How Do I Get Students 2 Collaborate wkshp2013

Teaching Artist Training in Durham, NC

Sheila led a training for about 45 teaching artists for the Durham Arts Council’s Creative Arts in the Public Schools program in January, 2013. She led a brief arts-integrated activity involving history, theater, and writing.  She walked the artists through the process of accessing the new Common Core and NC Essential Standards in their arts residencies. And then artists collaborated to locate standards that they are already teaching in the arts and one other subject area.

“Sheila’s kinesthetic exercises were inspiring.”

“It was engaging, informative, fun, & an ice-breaker. Mind if I steal it?”

“The Civil War improv/statue/writing exercise really sparked a lot of ideas for me.”

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Arts Integration Workshop in Wilmington NC



Closing the Literacy Gap

Exploring Charlotte’s Web through drama: Charlotte held the baby pig to her cheek. Photo by Alan Cradick.



With Arts Integration



On June 13 & 14, 2012, the Southeast Center for Arts Integration and Cameron Art Museum in Wilmington, NC, came together to offer this unique professional development workshop for Elementary educators–classroom generalists,  and teachers of Language Arts, Social Studies, Science, Mathematics, Visual Art, Drama, Dance, Music, and Special Education.

In this two day workshop, participants selected workshops that were focused on their own subject, grade level and student populations, so that everyone found ideas that are relevant to the setting in which they teach.

Using Movement to create geometric shapes–Integrating Math, Visual Art, and Dance; photo by Alan Cradick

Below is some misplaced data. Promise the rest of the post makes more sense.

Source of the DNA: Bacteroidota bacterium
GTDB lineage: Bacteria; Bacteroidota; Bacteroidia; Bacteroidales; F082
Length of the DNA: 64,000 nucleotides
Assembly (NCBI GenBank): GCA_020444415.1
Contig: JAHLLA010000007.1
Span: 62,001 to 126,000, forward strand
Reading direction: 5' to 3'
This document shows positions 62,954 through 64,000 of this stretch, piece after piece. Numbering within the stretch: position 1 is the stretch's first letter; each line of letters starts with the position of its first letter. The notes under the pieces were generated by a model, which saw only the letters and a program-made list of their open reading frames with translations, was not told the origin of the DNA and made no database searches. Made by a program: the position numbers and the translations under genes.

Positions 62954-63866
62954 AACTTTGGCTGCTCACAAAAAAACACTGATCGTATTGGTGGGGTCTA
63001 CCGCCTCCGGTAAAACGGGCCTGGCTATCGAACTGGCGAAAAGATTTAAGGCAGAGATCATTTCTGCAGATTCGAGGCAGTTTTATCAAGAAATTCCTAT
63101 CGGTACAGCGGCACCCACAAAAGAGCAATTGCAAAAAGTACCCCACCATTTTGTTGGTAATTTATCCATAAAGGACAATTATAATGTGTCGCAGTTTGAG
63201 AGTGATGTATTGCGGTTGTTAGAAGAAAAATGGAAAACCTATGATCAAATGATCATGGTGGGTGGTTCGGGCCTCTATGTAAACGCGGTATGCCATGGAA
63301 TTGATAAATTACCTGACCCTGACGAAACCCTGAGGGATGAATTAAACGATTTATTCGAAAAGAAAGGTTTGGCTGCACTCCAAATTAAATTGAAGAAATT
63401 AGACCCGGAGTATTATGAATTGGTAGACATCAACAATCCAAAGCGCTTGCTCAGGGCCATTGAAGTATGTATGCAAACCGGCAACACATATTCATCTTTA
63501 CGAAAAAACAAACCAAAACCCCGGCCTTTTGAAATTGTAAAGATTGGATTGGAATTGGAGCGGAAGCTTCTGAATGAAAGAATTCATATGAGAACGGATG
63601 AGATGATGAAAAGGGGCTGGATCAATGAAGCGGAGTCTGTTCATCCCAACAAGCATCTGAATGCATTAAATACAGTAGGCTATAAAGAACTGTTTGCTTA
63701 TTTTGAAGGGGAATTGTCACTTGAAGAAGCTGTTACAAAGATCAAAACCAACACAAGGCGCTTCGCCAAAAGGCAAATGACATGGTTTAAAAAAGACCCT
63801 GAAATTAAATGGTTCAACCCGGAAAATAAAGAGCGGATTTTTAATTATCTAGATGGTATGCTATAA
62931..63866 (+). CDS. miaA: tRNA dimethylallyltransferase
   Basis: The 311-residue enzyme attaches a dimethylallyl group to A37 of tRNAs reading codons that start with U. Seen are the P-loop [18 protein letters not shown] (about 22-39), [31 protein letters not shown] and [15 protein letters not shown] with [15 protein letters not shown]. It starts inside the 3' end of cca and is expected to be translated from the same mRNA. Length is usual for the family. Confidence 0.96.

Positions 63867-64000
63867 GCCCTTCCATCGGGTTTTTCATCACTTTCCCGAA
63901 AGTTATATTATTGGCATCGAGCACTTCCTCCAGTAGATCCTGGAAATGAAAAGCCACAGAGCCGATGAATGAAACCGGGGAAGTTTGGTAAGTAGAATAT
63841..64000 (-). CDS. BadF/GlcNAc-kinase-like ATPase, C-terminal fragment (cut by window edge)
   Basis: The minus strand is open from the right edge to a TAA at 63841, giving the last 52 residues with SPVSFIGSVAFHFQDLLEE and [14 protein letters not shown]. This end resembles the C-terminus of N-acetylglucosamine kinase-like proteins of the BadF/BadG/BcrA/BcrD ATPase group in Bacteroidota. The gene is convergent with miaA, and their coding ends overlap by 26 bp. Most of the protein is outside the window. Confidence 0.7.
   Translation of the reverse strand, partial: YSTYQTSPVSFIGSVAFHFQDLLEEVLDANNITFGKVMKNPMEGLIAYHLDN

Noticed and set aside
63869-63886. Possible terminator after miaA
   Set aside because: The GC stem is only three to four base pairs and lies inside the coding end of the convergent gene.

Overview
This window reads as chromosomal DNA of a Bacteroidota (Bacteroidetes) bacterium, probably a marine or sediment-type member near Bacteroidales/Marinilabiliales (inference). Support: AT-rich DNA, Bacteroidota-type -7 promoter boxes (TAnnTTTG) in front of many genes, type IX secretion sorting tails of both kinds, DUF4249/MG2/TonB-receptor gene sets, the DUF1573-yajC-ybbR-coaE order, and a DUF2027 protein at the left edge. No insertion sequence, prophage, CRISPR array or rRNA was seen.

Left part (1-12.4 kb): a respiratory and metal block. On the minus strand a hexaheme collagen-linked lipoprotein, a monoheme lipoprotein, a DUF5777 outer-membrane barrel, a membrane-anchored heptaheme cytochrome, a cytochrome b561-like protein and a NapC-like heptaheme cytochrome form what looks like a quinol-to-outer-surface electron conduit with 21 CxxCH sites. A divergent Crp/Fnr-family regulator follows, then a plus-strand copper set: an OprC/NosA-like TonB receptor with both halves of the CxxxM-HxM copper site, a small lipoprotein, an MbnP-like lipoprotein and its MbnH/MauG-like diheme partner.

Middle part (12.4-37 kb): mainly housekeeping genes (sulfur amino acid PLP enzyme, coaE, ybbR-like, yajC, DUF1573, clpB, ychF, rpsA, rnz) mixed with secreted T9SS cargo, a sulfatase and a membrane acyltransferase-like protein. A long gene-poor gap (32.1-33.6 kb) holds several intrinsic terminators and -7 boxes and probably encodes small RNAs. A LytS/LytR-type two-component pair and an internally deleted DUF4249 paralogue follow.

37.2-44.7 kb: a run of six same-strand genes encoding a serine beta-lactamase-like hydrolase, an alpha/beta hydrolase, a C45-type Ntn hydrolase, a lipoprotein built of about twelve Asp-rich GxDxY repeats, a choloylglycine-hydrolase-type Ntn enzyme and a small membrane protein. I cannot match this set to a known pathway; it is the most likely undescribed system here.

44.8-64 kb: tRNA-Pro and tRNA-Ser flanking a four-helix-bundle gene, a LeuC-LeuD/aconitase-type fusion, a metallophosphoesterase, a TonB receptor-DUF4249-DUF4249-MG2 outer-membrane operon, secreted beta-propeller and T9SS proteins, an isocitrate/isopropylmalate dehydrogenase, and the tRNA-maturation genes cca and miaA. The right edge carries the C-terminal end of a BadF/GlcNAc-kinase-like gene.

Participants learned proven strategies for integrating Visual Art, Drama, Music and Creative Movement with literacy education across the Elementary Curriculum including pre-school and special education.  Workshops addressed reading comprehension, fluency, language structure, reading across the curriculum, writing, history, and cultural issues in literacy.

The workshop was free. Fifty-five teachers from public schools in New Hanover, Pender, Brunswick, Columbus, Bladen, Onslow, Cumberland, Durham, Roberson, Sampson, Scotland, and Wake counties attended, participated, collaborated, created,  and went home with one literacy credit, as well as many fruitful ideas for using the arts to teach literacy.

I certainly have more tools in my tool chest! —K-5 teacher with 8 years experience

The Cameron Art Museum Café provided delicious box lunches. Many thanks to the Mary Duke Biddle Foundation and the Corning, Inc. Foundation for their funding support!

Thank you so much. This was one of the best & educational workshops I have ever been to. — 6th grade Social Studies teacher with 5 years experience


Collaborating on geometric shapes, integrating visual art, math, and dance. Photo by Alan Cradick







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NC Arts Education Commission’s Arts Education Plan

The North Carolina General Assembly has approved the creation of an Arts Education Commission to oversee the implementation of recommendations from the Senate Bill 66 Task Force. The recommendations call for a comprehensive arts education plan where arts are a core academic subject; arts are a catalyst for learning across the curriculum; and where exposure to arts is critical to N.C.’s 21st century education.